So... why is this happening and how do I fix it?

  2. #2
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    Your template causes infinite recursion at compile time, unless you specialise it appropriately.

    You need to learn about specialisation of templates, not using tests on n (eg if (n == 0) .... ) in the code.

    Unrelated to your problem, it is probably simpler to compute the determinate using simple gaussian elimination.
    Right 98% of the time, and don't care about the other 3%.

    If I seem grumpy in reply to you, it is likely you deserve it. Suck it up, sunshine, and read this, this, and this before posting again.

  3. #3
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    ok, i eliminated the n == 0 test from everything after your comment (i thought it looked somehow off from the beginning but somehow felt compelled to throw something in).

    but i'm not familiar with getting a determinant from gaussian elimination, although it's what i always use to solve simultaneous equations (determinants always being insanely complicated to figure).

    now on the "specialisation", i looked a bit in my book to review what i have at least seen up to now and it's rather brief. but it brings up instantiation in the same context. i couldn't see how specialisation (Prata has that as redefining a particular function for certain types, at least under explicit specialization, and then partial specialization as restricting the generality of a template) would be relevant but instantiation certainly is in that the compiler is going to have to create know the relevant instantiations for Matrix<T, i> with i < n in order to run the recursion.

    So, I tried this (and commented it out when it didn't work). this is obviously just the beginning, as i'm trying to start over and get each step to work (i think i'm also going to try create an array of cofactor matrices at each level, then use those in the equation). Anyhow, this at least reflects my current understanding of what the problem might be--although getting something that works isn't quite there yet:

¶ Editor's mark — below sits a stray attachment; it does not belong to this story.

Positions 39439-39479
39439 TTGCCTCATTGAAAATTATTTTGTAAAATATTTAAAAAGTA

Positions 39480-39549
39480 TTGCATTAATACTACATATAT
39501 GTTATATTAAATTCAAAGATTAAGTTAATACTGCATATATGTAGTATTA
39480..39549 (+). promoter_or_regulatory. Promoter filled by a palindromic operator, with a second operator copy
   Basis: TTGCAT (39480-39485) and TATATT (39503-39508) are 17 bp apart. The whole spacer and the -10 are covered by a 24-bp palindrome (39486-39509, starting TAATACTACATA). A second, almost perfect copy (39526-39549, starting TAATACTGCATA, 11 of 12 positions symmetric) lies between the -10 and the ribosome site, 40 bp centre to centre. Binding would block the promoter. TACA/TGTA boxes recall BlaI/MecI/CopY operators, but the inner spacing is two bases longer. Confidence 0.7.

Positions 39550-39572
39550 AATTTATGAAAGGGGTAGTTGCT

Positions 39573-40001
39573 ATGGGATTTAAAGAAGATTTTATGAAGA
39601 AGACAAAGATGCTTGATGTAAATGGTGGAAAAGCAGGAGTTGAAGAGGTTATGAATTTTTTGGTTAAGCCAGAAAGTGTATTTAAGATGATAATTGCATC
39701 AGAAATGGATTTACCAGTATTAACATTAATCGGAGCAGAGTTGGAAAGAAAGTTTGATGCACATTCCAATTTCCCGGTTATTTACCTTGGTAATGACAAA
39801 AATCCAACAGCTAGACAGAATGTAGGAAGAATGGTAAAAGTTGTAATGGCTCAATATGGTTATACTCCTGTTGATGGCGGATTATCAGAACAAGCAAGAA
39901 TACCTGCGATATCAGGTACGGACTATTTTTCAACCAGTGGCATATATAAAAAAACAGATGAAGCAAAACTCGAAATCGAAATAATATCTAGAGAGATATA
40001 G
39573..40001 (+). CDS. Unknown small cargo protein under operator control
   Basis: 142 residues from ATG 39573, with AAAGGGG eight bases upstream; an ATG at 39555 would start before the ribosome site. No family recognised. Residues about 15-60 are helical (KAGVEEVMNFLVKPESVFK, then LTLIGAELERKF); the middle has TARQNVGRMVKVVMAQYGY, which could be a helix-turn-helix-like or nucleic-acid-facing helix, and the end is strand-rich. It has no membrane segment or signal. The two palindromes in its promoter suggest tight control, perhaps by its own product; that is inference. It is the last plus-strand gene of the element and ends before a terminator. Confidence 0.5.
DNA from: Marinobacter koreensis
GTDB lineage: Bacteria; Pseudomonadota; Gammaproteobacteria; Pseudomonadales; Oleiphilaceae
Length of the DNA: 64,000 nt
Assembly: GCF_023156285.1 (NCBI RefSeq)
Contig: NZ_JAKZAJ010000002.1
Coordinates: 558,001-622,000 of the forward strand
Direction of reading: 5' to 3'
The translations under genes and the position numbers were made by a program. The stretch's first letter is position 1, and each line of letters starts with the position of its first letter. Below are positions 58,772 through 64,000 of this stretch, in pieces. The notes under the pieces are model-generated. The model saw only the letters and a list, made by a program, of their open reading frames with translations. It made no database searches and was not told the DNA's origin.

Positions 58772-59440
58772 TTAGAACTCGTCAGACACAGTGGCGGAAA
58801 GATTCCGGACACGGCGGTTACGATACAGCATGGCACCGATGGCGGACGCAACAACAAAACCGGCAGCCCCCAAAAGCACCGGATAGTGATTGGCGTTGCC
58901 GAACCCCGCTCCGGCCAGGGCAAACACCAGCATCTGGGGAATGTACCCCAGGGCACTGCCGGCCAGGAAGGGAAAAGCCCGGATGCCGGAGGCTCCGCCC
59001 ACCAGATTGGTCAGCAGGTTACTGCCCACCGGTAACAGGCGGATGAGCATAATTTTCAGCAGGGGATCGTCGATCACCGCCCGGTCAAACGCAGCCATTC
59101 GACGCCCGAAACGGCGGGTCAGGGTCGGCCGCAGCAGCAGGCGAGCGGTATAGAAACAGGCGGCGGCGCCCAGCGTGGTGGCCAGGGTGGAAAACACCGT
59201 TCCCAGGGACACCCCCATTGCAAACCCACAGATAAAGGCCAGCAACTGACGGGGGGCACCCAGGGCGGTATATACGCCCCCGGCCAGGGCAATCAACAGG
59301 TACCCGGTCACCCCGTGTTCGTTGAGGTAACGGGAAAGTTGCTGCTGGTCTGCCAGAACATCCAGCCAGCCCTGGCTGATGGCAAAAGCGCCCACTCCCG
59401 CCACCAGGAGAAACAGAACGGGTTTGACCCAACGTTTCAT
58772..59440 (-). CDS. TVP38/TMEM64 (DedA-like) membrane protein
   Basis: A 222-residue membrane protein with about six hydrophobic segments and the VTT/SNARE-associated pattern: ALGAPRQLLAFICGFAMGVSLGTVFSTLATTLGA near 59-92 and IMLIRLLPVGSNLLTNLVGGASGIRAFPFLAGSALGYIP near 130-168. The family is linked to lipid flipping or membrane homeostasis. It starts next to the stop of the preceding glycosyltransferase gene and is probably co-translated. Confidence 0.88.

Code:
    // determinant
    template<typename T, int n>
    T Matrix<T, n>::determinant() const
    {
    	// explicitly instantiate types down to Matrix<T, 1>
    	/*
    	for (int i = 1; i < n; ++i)
    	{
    		template class Matrix<T, i>;
    	}
    	*/
    	if (n == 1)
    		return this->at(1, 1);
    	return 0;
    }
    p.s.: the return 0; at the end is only there to get it to return something during the time the function is still under construction.

  4. #4
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    btw, attempting the instantiation that's commented out here gives EXACTLY the same error message that occurred in the original--indicating to me that these instantiations are indeed exactly what's getting me into trouble.

  5. #5
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    Well, go on then. Google is your friend in this case.

    There are plenty of descriptions out there of template specialisation. Now you know what the problem is (or, at least, what it is called), it is encumbant upon you to find a solution. As I said, your code will not need a test on n (and "if (n == 1)" is a test on n).

    There are also plenty of description of how to compute a determinate (as opposed to determinant) using gaussian eliminations.
    Last edited by grumpy; 03-05-2010 at 02:05 PM.
    Right 98% of the time, and don't care about the other 3%.

    If I seem grumpy in reply to you, it is likely you deserve it. Suck it up, sunshine, and read this, this, and this before posting again.